Thus came the explosive diversification of Darwin's giant daisies

Thus came the explosive diversification of Darwin's giant daisies

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Scientists from the Royal Botanical Garden of Madrid in collaboration with researchers from Ecuador and the United States have carried out the first evolutionary study with genetic data of the genusScalesia, a plant also known as Darwin's giant daisies in the Galapagos Islands.

Evolutionary radiation inoceanic islands have fascinated biologists ever sinceCharles Darwin carry out the exploration of theGalapagos archipelago. These radiations are groups of closely related species that have originated very quickly, explosively - in a few hundred thousand years - from a single ancestral species that arrived on the islands.

In addition to rapid speciation, radiation on islands, especially volcanic, often lead to accelerated evolution as a result of great ecological diversity, which is called “adaptive radiation”. The most famous of the examples is located in the animal kingdom and, specifically, in the so-called Galapagos finches or Darwin's finches.

Although there are some examples of studies in the plant kingdom in Hawaii or the Canary Islands, until recently limited resolution was obtained when investigating kinship relationships between species, which has hampered a detailed investigation of their patterns and processes of speciation and, in particular, its pace and mode of rapid diversification on the islands.

An international team of scientists including several researchers from the Higher Council for Scientific Research (CSIC) in theRoyal Botanical Garden (RJB) of Madrid, has just published a pioneering study on all species of the genusScalesia, also known as "Darwin's giant daisies”. This is the documentation of one of the most emblematic evolutionary radiations in geologically and environmentally very dynamic islands such as the Galapagos.

First genetic and evolutionary study of giant daisies

"It is a phylogenomic analysis using massive sequencing techniques (genotyping by sequencing) to investigate the relationships between species, their rate of diversification and their main evolutionary patterns," says the RJB-CSIC researcherMario Fernandez-Mazuecos, member of this team.

The results of this research, published in the journalCurrent Biology, point out that the lineage ofScalesia it separated from its closest relatives in South America about three million years ago. However, the current 15 species, all unique to the Galapagos Islands, would have diversified rapidly from a common ancestor in more recent times, probably in the last million years.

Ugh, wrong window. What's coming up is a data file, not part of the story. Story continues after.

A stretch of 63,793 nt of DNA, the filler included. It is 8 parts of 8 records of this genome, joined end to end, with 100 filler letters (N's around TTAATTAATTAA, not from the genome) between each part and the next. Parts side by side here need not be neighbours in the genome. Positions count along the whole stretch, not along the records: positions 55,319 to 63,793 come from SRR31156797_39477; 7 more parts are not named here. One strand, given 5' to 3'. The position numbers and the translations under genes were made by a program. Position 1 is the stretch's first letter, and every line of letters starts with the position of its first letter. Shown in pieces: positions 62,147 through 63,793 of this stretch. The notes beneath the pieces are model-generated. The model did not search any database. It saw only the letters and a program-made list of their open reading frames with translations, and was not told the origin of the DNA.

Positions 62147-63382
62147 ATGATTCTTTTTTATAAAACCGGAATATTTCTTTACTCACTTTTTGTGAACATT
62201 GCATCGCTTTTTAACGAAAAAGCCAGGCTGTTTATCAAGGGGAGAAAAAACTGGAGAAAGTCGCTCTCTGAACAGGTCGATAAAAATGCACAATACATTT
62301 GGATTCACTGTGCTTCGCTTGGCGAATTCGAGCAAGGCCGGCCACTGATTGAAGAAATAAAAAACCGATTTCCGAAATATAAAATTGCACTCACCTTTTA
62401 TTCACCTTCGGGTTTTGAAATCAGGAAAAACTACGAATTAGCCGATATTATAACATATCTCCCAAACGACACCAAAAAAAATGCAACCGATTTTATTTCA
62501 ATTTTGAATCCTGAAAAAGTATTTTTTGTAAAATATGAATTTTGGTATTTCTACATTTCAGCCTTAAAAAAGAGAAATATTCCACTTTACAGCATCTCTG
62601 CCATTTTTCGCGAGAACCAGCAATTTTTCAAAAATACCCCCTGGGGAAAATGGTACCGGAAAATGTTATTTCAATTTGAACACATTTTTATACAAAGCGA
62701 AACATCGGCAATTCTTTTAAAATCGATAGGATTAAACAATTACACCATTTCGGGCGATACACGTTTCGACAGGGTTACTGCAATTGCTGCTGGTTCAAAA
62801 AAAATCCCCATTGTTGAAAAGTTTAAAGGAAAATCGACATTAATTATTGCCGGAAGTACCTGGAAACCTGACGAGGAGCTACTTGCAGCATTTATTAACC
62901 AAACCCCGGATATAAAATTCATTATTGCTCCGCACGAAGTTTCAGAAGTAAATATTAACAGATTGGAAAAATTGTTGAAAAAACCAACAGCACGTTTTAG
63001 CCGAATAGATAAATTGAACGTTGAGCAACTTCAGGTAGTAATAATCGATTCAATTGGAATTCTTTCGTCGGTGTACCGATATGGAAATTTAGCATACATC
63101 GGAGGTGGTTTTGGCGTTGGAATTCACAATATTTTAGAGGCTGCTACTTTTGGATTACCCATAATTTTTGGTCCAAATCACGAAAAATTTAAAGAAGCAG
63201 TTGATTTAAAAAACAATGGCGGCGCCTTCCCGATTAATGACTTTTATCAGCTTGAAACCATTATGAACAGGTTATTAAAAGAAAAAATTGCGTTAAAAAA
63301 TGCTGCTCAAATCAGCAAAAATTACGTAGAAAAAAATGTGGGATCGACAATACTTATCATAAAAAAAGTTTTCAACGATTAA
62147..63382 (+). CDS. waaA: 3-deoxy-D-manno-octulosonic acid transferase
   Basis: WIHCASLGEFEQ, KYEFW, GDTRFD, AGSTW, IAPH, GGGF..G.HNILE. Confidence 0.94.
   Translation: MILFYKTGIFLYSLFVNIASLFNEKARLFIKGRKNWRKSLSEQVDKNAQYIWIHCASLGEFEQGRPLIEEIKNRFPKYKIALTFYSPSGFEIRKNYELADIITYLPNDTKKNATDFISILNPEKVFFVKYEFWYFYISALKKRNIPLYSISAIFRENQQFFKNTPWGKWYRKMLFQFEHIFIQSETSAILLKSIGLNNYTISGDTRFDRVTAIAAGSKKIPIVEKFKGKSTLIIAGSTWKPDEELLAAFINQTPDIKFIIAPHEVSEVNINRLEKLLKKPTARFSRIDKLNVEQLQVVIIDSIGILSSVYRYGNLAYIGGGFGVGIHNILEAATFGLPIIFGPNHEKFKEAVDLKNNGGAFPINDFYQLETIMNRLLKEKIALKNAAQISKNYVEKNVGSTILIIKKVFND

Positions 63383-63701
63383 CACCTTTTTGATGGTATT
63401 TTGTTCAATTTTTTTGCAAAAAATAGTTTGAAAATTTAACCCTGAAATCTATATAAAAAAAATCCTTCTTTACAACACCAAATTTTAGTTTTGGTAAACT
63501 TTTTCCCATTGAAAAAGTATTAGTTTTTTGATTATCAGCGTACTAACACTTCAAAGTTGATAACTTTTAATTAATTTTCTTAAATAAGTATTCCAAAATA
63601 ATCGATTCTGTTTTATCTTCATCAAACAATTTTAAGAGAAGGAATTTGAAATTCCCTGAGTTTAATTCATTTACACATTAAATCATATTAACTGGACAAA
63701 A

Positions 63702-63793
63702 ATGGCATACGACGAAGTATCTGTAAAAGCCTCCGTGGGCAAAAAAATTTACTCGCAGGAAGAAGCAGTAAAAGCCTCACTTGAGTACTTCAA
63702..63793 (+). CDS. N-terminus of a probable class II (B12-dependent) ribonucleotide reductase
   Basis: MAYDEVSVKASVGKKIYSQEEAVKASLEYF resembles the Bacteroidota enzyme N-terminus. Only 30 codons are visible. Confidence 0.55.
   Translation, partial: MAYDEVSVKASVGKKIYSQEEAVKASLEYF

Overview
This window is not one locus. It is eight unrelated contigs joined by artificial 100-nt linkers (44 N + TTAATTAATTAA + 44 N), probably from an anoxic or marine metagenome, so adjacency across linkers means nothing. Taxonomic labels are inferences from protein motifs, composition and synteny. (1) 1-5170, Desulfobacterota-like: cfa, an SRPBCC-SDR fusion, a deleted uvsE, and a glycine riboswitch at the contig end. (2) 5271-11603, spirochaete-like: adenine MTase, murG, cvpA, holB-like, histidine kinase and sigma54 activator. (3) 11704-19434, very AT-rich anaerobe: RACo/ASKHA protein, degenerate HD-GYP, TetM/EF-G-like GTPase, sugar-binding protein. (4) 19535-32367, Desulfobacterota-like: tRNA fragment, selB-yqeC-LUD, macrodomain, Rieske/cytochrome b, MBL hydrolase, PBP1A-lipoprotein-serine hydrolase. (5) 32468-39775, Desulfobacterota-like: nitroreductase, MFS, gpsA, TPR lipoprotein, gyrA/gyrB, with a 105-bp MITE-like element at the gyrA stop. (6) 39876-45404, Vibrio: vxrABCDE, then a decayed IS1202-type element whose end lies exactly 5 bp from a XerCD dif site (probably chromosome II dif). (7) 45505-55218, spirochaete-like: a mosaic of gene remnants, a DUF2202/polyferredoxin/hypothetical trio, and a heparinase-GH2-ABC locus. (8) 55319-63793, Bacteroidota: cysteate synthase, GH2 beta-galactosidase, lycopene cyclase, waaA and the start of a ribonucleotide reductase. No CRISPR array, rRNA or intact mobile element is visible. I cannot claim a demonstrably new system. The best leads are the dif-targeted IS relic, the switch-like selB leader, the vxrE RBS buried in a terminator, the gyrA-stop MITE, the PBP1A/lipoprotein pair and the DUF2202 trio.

Another evolutionary pattern identified inScalesia it is the breach of the hypothesis known as the "rule of progression", according to which older species are expected to occupy older islands. In this case the rule is broken because the genus has diversified very recently, when most of the islands had already emerged from the seabed.

“Many times it is assumed that theisolation Inter-island is responsible for most of the diversity in the archipelagos. We found that the species have diversified for the most part within the largest islands of the archipelago, and not so much as a result of isolation between islands ”, indicates Fernández-Mazuecos.

During the study, it was also discovered that species of Darwin's daisies similar in their characters tend not to be closely related. This is the case of species that grow to the size of trees, or of those that have the same type of leaf. "This would be the result of convergent evolution, that is, these similar characters may have evolved several times as an adaptation to similar environments on different islands", adds the RJB-CSIC researcher.

Both finches andScalesia powerfully attracted Darwin's attention during his stay in the Galapagos, as reflected inThe Voyage of the Beagle. However, unlike the evolutionary history of finches, which has been extensively studied, the evolution ofScalesia it had hardly been investigated until now.


Mario Fernández-Mazuecos, Pablo Vargas, Ross A. McCauley, David Monjas, Ana Otero, Jaime A. Chaves, Juan Ernesto Guevara Andino and Gonzalo Rivas-Torres. "The Radiation of Darwin’s Giant Daisies in the Galapagos Islands"Current Biology, 2020. DOI:
Via: Sync.

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